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NHS Trusts head into the red for the first time since General Election, including South Tees Hospitals Trust

Labour Candidate for Redcar Anna Turley today (18th June 2014) accused the Government of losing control of NHS finances as reports indicate Trusts will be in deficit this year for the first time since the General Election.

A new analysis published by Labour shows that:

  • More than 1 in 3 acute Trusts (58) are currently in deficit for 2013-14 – compared to just 1 in 10 (16) at the time of the last General Election.
  • There has been a marked worsening of NHS finances in the last year.Two thirds of hospitals that have gone into the red since the election (27 out of 42) have done so in the last financial year.
  • South Tees NHS Hospital Trust has a deficit of £4.9m

The figures, obtained from Monitor, the Trust Development Authority and the House of Commons Library, show NHS finances have gone backwards in every English region since the General Election. The worst deterioration has been in the East of England, London, the East Midlands and the West Midlands.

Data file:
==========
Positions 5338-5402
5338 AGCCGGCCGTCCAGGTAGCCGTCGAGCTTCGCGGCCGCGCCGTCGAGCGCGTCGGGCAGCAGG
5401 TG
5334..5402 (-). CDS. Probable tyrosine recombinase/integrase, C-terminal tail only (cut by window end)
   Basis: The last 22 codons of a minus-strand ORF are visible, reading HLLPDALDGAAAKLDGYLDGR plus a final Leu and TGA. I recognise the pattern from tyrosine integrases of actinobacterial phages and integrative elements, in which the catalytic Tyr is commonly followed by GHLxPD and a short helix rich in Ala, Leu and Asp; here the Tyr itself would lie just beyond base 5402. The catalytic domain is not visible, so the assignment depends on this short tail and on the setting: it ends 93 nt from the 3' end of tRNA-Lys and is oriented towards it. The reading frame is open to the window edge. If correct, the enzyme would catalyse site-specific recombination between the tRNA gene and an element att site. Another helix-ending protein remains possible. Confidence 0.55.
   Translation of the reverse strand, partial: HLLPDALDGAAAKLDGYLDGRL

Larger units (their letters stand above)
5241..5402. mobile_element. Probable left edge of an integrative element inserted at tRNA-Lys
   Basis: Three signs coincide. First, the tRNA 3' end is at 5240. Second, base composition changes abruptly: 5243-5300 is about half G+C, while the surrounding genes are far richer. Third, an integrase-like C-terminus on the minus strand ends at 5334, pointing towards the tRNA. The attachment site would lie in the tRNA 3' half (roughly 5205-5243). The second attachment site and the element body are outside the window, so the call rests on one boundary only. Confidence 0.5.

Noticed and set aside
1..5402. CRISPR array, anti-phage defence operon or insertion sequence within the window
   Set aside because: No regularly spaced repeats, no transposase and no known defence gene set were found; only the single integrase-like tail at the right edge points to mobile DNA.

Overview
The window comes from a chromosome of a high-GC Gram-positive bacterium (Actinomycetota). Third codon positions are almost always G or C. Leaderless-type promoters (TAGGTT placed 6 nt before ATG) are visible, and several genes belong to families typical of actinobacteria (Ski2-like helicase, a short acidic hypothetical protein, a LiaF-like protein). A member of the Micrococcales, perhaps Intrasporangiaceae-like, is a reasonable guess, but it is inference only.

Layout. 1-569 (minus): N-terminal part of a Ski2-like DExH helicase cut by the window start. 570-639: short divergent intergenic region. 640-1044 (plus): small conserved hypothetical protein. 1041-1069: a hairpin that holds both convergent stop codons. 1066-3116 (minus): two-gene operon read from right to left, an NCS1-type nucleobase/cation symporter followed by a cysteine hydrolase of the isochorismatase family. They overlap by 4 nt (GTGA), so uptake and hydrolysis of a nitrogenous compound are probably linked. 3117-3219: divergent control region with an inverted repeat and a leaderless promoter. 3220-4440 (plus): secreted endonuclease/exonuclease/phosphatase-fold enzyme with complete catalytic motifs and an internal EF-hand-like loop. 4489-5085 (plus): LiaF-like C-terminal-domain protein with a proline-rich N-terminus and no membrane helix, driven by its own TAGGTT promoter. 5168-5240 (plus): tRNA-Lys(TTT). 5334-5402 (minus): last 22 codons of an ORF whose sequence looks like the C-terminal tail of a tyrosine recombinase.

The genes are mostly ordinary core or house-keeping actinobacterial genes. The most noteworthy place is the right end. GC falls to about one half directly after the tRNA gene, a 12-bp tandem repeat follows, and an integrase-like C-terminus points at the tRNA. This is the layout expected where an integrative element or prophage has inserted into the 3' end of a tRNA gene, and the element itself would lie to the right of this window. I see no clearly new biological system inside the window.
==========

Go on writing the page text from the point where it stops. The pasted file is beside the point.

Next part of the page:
Labour’s analysis comes as reports suggest Ministers are putting emergency money into an unprecedented summer crisis in A&E and to tackle the growing backlog of operations.

Anna Turley said:
“David Cameron promised that he would protect the NHS. Instead, the disastrous reorganisation, supported by Redcar’s Lib Dem MP, has thrown the NHS into chaos.

“Patient care is going backwards as more people are forced to wait longer in A&E, cancelled operations are at their highest for a decade and waits for vital cancer tests and treatments are increasing too. 

“We now know that the Government has also lost grip of the NHS’s finances. A third of hospitals are reporting deficits, putting patient care at even greater risk in future, including our own South Tees NHS Hospital Trust. The fact that Ministers are being forced to put more money in to tackle a summer crisis in A&E and the growing backlog of operations shows how desperate the situation now is.

“Forcing through a £3 billion back-room reorganisation when the NHS faces the biggest financial challenge of its life was David Cameron’s single biggest mistake on the NHS, and it is patients here on Teesside who are suffering as a result.”

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